Children, robotics, and education
- 1.5k Downloads
Popular interest in robotics has increased astonishingly in the last few years. Robotics is seen by many as offering major new benefits in education at all levels. Before rushing to exploit this popularity, educators should ask serious questions about the universality and longevity of the robotics phenomenon. Is it a fashion? To be useful, the energy released by robotics must be sustained and universal, and the means of exploiting it must be systematic. Universities define their own robotics curriculum, but most schools lack both the resources and the freedom to do this, and must work with a national curriculum. If it can be shown that robotics has sustained potential in education, it seems inevitable that new ways need to be found to integrate it into the school curriculum.
Key wordsChildren robotics education Edutainment RoboCup Junior RoboFesta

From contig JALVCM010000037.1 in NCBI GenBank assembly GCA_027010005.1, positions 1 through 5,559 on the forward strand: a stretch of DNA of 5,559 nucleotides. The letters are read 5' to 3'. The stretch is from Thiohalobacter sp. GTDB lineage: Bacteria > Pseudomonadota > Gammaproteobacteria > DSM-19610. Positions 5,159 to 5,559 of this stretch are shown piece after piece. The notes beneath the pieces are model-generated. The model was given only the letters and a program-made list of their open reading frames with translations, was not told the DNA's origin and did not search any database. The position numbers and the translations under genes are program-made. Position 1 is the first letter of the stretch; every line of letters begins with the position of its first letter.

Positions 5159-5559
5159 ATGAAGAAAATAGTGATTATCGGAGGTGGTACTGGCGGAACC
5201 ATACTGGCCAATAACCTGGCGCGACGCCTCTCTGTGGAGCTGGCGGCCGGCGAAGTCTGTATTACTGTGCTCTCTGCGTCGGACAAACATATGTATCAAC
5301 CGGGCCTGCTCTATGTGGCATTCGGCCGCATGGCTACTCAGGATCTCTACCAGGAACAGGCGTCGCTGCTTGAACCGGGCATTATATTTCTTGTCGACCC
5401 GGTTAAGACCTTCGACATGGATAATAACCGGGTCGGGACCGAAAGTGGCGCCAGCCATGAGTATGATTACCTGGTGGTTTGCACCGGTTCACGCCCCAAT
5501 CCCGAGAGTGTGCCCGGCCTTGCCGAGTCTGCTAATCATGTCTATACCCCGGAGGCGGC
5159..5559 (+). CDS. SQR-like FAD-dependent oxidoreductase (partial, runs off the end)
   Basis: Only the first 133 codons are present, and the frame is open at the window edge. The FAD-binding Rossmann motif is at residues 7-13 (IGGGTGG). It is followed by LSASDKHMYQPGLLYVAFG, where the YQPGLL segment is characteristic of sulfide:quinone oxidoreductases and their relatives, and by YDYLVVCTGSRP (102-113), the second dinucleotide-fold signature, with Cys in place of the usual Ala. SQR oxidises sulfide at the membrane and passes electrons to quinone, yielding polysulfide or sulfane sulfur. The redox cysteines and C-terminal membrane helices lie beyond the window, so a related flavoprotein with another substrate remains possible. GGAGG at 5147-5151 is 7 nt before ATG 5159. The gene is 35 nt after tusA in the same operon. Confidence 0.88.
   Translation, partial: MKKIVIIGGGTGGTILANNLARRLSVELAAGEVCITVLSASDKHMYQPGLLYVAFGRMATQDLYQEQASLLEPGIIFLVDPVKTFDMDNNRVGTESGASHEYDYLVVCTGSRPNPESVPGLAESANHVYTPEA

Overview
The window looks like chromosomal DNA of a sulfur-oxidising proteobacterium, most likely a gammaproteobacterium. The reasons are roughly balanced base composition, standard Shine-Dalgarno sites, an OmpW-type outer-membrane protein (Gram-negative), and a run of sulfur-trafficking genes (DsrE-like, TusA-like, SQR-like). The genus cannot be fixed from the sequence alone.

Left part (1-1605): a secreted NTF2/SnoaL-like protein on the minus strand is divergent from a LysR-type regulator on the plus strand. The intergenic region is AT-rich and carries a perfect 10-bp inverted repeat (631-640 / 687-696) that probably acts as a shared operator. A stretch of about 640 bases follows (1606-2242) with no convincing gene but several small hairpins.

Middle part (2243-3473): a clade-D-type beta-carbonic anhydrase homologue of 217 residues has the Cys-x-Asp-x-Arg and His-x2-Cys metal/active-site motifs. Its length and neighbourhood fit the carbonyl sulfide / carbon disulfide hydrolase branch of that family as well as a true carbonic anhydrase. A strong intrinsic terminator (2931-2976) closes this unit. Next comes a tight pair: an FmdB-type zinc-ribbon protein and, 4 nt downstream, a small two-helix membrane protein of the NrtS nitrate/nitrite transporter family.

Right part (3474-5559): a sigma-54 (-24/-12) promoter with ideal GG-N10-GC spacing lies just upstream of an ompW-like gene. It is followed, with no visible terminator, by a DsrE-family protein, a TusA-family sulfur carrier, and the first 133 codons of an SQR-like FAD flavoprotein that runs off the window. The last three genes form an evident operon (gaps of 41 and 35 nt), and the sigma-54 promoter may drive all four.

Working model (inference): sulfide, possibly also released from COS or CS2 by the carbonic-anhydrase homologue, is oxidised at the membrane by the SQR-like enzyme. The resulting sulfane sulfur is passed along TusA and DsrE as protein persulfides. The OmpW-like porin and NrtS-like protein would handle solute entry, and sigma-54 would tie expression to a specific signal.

Unable to display preview. Download preview PDF.
- 1.Sklar E, Johnson J, Hautop-Lund H (2000) Children learning from team robotics. Report 2. Edutainment and Robotics Education Research Laboratory, Faculty of Technology, The Open University, UK, DecemberGoogle Scholar
- 2.Johnson J, Hirst A (2001) The RoboFesta—Blue Peter Children's Robot Design Competition. Report 1. Edutainment and Robotics Education Research Laboratory, Faculty of Technology, The Open University, UK, MarchGoogle Scholar
- 3.Healy J (1998) Failure to connect: how computers affect our children's minds. Simon and Schuster, New YorkGoogle Scholar
- 4.Kitano H, et al. (1997) RoboCup: the robot world cup initiative. Proc. Agents-97Google Scholar
- 5.Kröse B, Bogged R, Hietbrink N (2000) Programming robots is fun: RoboCup Jr. 2000. Proceedings of the Belgium-Netherlands AI Conference 2000Google Scholar
- 6.Lund HH, Pagliarini L (2000) RoboCup Jr. with LEGO Mindstorms. Proceedings of ICRA2000, New Jersey, IEEE Press, New York.Google Scholar
- 7.Lund HH, Pagliarini L (2001) Education aspects of RoboCup Junior, Mimeo. http://www.mip.sdu.dk∼hhlGoogle Scholar